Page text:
Unfavourable expert reports – Prohibition on ‘Expert shopping’

8 May 2012
By Michael Hayes

Edwards-Tubb v JD Wetherspoon [2011] EWCA Civ 136

The claimant suffered an injury as a result of an accident at work, for which the defendant employer admitted liability.

Under the pre action protocol the claimant suggested three potential medical experts in the letter of claim, and subsequently one of the expert orthopaedic surgeons was instructed to prepare a report. This report was never disclosed.

Proceedings were issued and the expert report that the claimant relied on in the particulars of claim mentioned the previous undisclosed report.

The defendant employer applied to the court for an order that the first report be disclosed. They argued that disclosure ought to be made a condition of the permission which the claimant needed under CPR r35.4 to rely on the second expert report. The application was initially successful, and a conditional order was granted to this effect. The order was then overturned as the appeal judge felt that the decision overrode the right of privilege.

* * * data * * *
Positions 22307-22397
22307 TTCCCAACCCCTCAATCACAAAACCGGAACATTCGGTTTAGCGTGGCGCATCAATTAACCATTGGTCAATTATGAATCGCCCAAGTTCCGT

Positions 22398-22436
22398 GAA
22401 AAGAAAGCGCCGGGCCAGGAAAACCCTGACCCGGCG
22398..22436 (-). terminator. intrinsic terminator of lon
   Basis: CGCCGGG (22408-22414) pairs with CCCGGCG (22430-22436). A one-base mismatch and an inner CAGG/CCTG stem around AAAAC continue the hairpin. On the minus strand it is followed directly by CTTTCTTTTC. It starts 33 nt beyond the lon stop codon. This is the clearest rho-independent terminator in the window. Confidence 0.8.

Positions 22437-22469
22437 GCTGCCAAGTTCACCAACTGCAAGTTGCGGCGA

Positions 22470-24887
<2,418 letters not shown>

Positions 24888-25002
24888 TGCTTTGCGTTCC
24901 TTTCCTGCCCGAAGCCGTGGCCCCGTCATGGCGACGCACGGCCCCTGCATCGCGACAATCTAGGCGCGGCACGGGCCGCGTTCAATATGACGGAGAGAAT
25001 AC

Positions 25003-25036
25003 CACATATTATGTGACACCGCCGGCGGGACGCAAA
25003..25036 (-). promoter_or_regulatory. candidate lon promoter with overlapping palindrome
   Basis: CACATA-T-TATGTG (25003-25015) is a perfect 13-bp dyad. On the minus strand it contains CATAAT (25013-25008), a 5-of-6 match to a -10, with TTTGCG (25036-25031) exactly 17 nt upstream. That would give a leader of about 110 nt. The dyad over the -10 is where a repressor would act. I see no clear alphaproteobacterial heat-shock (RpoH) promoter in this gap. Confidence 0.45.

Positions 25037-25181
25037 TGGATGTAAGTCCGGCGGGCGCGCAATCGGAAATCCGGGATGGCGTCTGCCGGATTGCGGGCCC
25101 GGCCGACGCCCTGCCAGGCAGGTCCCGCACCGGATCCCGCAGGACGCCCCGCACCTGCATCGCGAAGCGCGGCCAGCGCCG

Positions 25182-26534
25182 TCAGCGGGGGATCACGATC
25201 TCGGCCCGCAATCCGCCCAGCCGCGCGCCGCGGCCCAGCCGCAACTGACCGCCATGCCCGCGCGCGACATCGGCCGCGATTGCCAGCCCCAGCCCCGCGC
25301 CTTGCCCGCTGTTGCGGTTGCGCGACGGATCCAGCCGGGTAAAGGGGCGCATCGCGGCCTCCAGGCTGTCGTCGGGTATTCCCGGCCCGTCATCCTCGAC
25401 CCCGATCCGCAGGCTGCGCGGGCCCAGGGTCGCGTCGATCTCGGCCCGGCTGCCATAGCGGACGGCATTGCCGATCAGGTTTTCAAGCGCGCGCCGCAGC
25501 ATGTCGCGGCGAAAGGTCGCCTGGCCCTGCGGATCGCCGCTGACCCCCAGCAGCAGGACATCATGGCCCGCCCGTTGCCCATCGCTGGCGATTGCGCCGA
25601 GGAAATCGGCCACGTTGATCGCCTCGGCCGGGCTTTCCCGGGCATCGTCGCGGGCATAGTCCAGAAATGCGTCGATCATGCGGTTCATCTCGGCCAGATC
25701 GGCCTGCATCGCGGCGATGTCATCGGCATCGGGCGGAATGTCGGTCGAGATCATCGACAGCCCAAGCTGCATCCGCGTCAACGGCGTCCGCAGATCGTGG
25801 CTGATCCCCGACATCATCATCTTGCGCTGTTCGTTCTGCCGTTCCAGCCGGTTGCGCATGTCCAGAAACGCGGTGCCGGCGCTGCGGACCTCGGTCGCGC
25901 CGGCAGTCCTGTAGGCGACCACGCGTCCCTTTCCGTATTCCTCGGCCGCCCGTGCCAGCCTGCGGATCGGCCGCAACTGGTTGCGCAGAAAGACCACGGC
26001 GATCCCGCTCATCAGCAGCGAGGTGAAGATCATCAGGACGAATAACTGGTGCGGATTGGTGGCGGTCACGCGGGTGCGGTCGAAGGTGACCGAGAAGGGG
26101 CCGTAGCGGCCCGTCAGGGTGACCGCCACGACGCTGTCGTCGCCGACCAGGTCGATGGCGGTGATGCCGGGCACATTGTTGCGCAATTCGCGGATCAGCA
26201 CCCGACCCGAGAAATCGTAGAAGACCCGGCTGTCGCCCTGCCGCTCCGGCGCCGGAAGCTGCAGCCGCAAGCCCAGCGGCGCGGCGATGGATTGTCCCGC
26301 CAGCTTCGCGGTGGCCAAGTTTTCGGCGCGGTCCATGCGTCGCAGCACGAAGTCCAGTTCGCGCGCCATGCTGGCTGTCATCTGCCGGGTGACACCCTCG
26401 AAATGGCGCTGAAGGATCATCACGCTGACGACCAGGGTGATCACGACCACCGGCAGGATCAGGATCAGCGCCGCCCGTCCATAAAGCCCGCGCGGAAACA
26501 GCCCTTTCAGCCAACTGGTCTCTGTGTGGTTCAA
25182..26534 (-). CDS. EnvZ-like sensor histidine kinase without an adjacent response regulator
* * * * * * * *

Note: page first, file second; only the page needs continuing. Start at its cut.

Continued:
The defendant appealed to the court of appeal and there was a unanimous decision to restore the first instance judge’s order. Hughes LJ found that:

i) Part 35 of the CPR dealt with experts who were instructed to report ‘for the purpose of proceedings’. Although there is a distinction between an expert instructed privately, and an expert instructed under Part 35, there is no difference in principle between a change in expert instructed for the purpose of proceedings pre-issue, and a change in expert, who is instructed for the purpose of proceedings, post-issue;

ii) Once a party has commenced the pre-action protocol procedure, there is no good reason as to why an expert’s report should not be disclosed; and

iii) It was necessary for the court to exercise its discretion under CPR 35.4 in order to discourage so called ‘expert shopping’, and to maximise the information available to the court.

Parties who are dissatisfied with the contents of an expert report therefore need to be aware that the courts have this discretionary power under CPR r35.4, and will order the disclosure of earlier reports if they feel it is in the interests of justice to do so.